Candidates Push For Colo. To Swing In Their Favor
RACHEL MARTIN, HOST:
This is WEEKEND EDITION from NPR News. I'm Rachel Martin. With the race for the White House in the final stretch, President Barack Obama and Mitt Romney are spending lots of time and money in the crucial battleground states - states where voters are likely to swing from one political party to another and where neither candidate nor party has overwhelming support. And these voters in any one of handful of swing states could tip the election. Over the next few weeks, we'll be checking in with political reporters in some of these states, like New Hampshire, Florida and North Carolina. We look west, though, this morning to start off our swing state conversation to Colorado. Mr. Obama won the state back in 2008, but polls suggest a tighter contest this election year. Judy Strogoff is the editor and publisher of The Colorado Statesman, which is a weekly nonpartisan political newspaper based in Denver. Welcome to the program, Judy.
JUDY STROGOFF: Good morning.
MARTIN: So, as we said, Colorado went for Obama in 2008. He was only the second Democratic presidential candidate in 40 years to win Colorado. So, what are the odds that he can do it again this year?
STROGOFF: This year, it looks like, in terms of polling, that Obama is a little bit ahead. But this is a state that can turn very quickly. The candidates recognize this, and it's still winnable for both candidates at this point.
MARTIN: And we know the economy has obviously been a leading issue in the campaign. How's the economy there faring?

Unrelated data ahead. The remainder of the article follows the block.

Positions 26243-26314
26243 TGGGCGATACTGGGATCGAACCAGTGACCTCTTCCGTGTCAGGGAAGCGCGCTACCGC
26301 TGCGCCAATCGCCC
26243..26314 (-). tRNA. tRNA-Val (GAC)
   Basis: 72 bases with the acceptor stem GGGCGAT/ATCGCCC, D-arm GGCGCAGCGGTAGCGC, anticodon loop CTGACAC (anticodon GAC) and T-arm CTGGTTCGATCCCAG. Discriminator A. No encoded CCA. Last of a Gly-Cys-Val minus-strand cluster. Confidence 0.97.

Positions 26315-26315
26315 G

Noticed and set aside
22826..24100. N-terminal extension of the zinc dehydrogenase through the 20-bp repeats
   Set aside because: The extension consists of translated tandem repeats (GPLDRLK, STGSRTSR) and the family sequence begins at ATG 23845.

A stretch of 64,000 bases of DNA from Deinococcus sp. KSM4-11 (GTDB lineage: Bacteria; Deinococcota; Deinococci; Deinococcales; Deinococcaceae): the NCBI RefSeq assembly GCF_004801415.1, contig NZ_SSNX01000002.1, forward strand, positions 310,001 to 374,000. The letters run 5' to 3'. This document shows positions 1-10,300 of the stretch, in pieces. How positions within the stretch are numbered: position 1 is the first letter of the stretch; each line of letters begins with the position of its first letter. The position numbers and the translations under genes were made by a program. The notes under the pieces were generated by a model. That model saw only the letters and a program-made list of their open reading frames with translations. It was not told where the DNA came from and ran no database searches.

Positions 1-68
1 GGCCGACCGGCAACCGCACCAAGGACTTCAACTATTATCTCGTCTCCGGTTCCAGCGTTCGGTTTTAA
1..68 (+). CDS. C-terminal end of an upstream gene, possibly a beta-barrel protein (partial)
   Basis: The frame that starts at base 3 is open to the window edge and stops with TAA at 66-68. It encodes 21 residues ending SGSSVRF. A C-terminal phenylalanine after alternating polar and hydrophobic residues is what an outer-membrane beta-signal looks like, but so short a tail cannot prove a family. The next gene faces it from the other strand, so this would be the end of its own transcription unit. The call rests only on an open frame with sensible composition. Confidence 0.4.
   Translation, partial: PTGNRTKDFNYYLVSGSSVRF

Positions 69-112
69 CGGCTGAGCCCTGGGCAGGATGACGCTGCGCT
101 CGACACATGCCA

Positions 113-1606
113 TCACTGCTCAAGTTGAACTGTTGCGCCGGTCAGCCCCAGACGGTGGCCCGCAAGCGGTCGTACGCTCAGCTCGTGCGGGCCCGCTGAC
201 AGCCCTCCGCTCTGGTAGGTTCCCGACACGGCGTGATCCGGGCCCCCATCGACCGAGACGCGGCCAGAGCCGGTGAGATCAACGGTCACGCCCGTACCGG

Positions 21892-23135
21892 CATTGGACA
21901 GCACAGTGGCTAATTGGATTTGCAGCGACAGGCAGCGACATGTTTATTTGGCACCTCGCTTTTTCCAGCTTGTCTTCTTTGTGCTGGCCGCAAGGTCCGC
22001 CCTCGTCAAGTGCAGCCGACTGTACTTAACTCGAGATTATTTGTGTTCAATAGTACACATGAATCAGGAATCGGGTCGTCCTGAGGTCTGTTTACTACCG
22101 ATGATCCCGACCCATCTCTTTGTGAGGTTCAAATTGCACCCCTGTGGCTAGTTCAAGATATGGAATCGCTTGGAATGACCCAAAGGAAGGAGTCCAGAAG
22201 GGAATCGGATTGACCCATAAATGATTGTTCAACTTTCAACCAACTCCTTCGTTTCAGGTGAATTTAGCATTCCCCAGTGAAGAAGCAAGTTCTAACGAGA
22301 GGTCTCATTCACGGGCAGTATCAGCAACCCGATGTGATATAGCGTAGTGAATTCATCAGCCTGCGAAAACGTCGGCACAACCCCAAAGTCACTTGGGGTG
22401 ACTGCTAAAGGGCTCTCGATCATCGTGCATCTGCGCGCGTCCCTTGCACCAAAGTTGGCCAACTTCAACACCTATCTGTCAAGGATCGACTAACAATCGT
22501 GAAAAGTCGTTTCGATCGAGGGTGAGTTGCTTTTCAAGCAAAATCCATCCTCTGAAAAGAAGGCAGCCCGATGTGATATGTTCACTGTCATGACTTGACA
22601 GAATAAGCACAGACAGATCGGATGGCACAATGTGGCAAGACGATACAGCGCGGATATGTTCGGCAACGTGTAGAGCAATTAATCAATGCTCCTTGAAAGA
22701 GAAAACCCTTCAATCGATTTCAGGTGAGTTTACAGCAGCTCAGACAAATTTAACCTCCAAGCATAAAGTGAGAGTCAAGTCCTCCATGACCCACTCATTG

STROGOFF: Well, the economy is probably doing a little bit better here than it is in other states. Our unemployment figures are getting better but they're still at 8.2 percent of unemployment. But this is something the Romney campaign has been really stressing during the multitude of visits here in Colorado, that the economy is hurting not just the total electorate but especially women. That's been a main tenet of his campaign. And, of course, the Obama people point out that there's been more jobs nationally created under his administration. And they counter almost every bit of information and statistics put up by Republicans.
MARTIN: When Coloradans go to the polls this November, they will also vote on a ballot measure that's looking to legalize and regulate marijuana just like alcohol.
STROGOFF: That's correct. And this is nothing really new to the state. Couple of years ago we passed a medical marijuana law. But interestingly, it seems to be something that the candidates are aware of, especially the libertarian, Gary Johnson, whose campaign is - make no bones about it - they're after what they call the cannabis vote. And they feel confident that they can make a dent in Romney's numbers.
MARTIN: So, not only is Colorado a swing state but Colorado is hosting the first presidential debate of the season at the University of Denver. What do Coloradans in particular want to hear out of this first exchange, do you think?
STROGOFF: Well, there's a lot of interest in it. And I think people are just waiting to see how the candidates are going to address the issue of the economy, women's votes, Latino votes. We have a large Latino population here. And both candidates have been campaigning for that vote. This is a very independent electorate. We've elected Republicans and Democrats at the same time. We have split governance here in the state. And it's still a state that could go either way, even though the incumbent is slightly leading at this point.
MARTIN: Judy Strogoff is the editor and publisher of the Colorado Statesman, which is a weekly nonpartisan political newspaper based in Denver. She spoke with us from NPR member station KUNC. Judy, thanks so much for talking with us.
STROGOFF: My pleasure.
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